Wednesday, November 02, 2011

Connecting The Kids - Nickelodeon Talks About Dual Screen Content

From C21 Media:
Connecting the kids

Connected TVs are changing the way people access and engage with content, while tablets are opening up dual-screen options. But what will these changes mean for the kids TV market? Andrew McDonald reports.

Although web-connected TVs are still not the norm in most households, sales are increasing rapidly. According to GfK stats, roughly 12% of the 46 million TV sets bought in Western Europe last year included access to the web.

This figure has already increased to 19% of the 20.6 million sets sold in the first half of this year, and with Blu-ray players, set-top boxes and games consoles also offering ways for viewers to access the web, players from all areas of the TV market are increasingly looking to exploit the possibilities of the internet.

One firm on the cutting edge of these developments is Capablue, a company that specialises in video-on-demand and connected TV apps. The firm has already worked with some of the major UK broadcasters and head of business development Craig Chuter believes there are lots of opportunities for kids-focused content.

"While we have not created an application around kids' content, we are talking to various clients about developing in the connected TV space. There is a lot of excitement around the opportunity to combine video content and interactive services to enable both entertainment and learning," says Chuter.

"With the TV predominantly being a living-room experience it is ideal for shared and learning experiences such as parent and child – more so than the PC. An important element of developing for the 'large screen' is understanding that it is neither a website nor mobile app, but something completely different," he adds, claiming that as more "companion device apps evolve," the opportunities for inputting text, navigating pages, entering competitions and playing games will also improve.

Recent research by US non-profit organisation The Kaiser Family Foundation found that kids aged eight to 18 spend an average of seven hours and 38 minutes a day consuming media, through activities like watching TV and playing computer games. However, thanks to multi-tasking on devices such as mobile phones, they actually manage to pack a total of 10 hours and 45 minutes of media content into that time.

So how are kids' TV networks rising to the challenge of web-connected TV screens and the behaviour shift towards consuming content across more than one screen simultaneously? Japhet Asher, the executive producer of CBBC Online, says the channel's plans for connected TVs are still "pretty embryonic." However, its existing multi-platform strategy is already starting to bridge the divide between online content and linear TV.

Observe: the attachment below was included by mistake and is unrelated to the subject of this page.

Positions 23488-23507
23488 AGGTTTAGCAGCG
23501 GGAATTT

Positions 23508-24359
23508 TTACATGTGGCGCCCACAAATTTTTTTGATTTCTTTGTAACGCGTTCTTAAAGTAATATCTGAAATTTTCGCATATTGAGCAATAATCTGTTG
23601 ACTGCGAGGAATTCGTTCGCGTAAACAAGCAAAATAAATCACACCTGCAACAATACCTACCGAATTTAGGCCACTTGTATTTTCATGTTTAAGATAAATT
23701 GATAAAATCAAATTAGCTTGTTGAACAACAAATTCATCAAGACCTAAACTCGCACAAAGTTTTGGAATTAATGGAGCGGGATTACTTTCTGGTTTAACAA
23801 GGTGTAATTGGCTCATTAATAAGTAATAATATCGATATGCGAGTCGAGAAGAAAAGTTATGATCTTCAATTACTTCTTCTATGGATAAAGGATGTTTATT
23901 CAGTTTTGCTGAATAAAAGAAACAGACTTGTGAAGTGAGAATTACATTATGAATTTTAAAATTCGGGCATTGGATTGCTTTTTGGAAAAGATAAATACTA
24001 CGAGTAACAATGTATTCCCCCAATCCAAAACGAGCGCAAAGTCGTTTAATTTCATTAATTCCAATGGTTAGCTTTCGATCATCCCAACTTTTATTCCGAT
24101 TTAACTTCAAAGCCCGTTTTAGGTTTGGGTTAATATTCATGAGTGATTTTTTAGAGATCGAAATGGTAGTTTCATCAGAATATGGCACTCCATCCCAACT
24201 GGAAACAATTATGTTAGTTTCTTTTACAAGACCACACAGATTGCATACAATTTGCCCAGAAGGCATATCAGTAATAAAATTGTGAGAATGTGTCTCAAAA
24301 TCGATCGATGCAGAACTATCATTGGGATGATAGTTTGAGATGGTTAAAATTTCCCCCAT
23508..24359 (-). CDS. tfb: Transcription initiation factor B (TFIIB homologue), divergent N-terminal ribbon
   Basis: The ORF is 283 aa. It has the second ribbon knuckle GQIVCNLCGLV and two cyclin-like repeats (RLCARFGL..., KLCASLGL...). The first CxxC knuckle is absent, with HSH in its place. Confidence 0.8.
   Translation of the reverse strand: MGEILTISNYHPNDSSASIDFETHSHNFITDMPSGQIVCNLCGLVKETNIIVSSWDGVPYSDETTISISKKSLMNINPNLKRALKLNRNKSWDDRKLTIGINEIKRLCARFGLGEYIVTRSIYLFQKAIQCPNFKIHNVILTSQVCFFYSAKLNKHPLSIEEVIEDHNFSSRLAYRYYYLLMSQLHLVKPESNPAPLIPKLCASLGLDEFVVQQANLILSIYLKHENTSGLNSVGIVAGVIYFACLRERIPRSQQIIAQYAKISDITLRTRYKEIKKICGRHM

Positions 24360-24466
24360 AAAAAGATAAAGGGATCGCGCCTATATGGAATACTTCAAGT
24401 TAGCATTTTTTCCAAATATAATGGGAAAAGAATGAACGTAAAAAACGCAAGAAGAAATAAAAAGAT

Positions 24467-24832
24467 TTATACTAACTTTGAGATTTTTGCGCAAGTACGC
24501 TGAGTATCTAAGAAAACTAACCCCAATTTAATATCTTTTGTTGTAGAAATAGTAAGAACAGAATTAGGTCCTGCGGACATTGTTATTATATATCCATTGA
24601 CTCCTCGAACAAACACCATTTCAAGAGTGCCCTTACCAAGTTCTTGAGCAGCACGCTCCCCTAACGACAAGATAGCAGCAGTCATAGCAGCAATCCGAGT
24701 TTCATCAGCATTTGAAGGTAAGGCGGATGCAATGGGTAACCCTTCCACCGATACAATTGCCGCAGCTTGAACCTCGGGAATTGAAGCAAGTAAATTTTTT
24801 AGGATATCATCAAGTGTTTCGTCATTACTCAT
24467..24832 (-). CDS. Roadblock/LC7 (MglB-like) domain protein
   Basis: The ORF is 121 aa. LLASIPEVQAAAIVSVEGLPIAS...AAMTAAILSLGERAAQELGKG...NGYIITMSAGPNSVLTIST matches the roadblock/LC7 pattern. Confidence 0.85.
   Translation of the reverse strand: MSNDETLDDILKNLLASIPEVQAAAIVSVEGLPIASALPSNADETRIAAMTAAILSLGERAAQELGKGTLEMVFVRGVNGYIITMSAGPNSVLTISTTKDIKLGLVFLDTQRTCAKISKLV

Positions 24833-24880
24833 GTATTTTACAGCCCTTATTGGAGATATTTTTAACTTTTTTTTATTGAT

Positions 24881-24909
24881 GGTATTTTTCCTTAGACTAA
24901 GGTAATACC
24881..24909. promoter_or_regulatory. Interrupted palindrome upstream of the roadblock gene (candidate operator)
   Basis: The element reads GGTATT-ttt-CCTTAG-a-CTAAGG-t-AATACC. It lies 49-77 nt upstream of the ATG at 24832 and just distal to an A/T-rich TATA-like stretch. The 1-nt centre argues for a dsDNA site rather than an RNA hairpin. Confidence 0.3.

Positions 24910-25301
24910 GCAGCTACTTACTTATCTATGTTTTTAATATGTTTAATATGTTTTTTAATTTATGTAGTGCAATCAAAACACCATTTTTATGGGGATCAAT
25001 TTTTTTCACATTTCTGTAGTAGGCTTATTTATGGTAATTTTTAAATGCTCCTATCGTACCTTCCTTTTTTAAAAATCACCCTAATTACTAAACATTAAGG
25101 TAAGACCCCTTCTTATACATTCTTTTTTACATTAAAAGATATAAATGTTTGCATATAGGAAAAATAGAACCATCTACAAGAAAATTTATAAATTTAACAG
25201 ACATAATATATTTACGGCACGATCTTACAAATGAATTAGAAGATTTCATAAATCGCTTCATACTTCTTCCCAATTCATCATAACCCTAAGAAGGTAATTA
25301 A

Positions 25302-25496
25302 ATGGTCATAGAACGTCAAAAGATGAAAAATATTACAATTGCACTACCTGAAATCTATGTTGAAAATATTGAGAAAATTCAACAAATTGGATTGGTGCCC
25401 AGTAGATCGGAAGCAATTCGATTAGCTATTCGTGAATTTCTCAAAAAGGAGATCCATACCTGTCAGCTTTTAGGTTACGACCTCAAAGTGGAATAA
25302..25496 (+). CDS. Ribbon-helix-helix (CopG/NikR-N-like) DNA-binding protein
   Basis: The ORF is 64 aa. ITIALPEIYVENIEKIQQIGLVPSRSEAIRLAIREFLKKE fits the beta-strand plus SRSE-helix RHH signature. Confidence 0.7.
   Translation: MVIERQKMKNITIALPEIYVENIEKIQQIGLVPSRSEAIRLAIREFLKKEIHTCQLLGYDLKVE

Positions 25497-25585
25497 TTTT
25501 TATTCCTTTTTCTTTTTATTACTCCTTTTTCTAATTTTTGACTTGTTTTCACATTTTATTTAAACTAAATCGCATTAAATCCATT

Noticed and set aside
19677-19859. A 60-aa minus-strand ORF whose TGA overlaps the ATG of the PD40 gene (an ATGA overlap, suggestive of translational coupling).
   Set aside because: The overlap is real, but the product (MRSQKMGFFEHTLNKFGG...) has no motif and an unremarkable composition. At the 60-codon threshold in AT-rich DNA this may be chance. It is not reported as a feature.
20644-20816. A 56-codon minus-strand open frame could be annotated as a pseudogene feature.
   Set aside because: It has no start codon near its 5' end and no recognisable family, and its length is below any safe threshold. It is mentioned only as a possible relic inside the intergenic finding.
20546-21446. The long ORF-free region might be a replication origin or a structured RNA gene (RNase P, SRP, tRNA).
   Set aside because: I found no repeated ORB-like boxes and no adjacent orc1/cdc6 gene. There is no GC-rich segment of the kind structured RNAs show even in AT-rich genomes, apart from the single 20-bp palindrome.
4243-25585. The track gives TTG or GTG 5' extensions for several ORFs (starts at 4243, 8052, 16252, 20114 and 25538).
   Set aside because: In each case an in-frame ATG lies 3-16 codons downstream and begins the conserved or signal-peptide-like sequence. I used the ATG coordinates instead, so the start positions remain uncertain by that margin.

The BBC has already developed a CBBC version of the iPlayer, while CBBC's brand content strategy also extends to online games and live programme interaction. Last year, for example, the corporation created a section on the website for its Saturday morning show Live 'n' Deadly to let kids connect to the series by sending messages through a real-time, Twitter-style service, which ran alongside a simulcast online stream of the programme.

"We had something around 70,000 unique users a week coming in to experience Live 'n' Deadly online, as well as on television – that's a lot," says Asher. "It had a lot to do with the popularity of (presenter) Steve Backshall and the Deadly brand. But it also showed us that when you let the audience have extra engagement, they come, and they're delighted to have had that opportunity to be part of that process."

"The value of being able to bring together what we're doing on the website with what's happening on-screen is huge, and that obviously will transfer to hand-held devices and IPTV over the coming year or two," adds Asher. However, with a core audience of 6-12s, he is also cautious that the channel doesn't "precede the marketplace and precede the audience" when it comes to developing dual-screen content.

Nickelodeon too is treating dual screen with some degree of trepidation. Philip O'Ferrall (left) is senior VP of digital for Viacom International and works across the kids' network and other channels in the portfolio like MTV. He claims that developing dual-screen content is currently more of a priority for adult audiences, but says Nickelodeon is not ruling it out, pinpointing tablet devices as a particular area of interest.

"For the kids' market, it will come later, because the device proliferation may take a bit more time to catch up," says O'Ferrall. However, he says it is only a matter of time before children have access to the best technology in their bedrooms. "When the devices are there, they will be the ones teaching the parents how to use them and that goes with any new technology. Connected home is coming, and it's very real in many households. The tablet is a good example where you'll see that being more commonplace," he adds.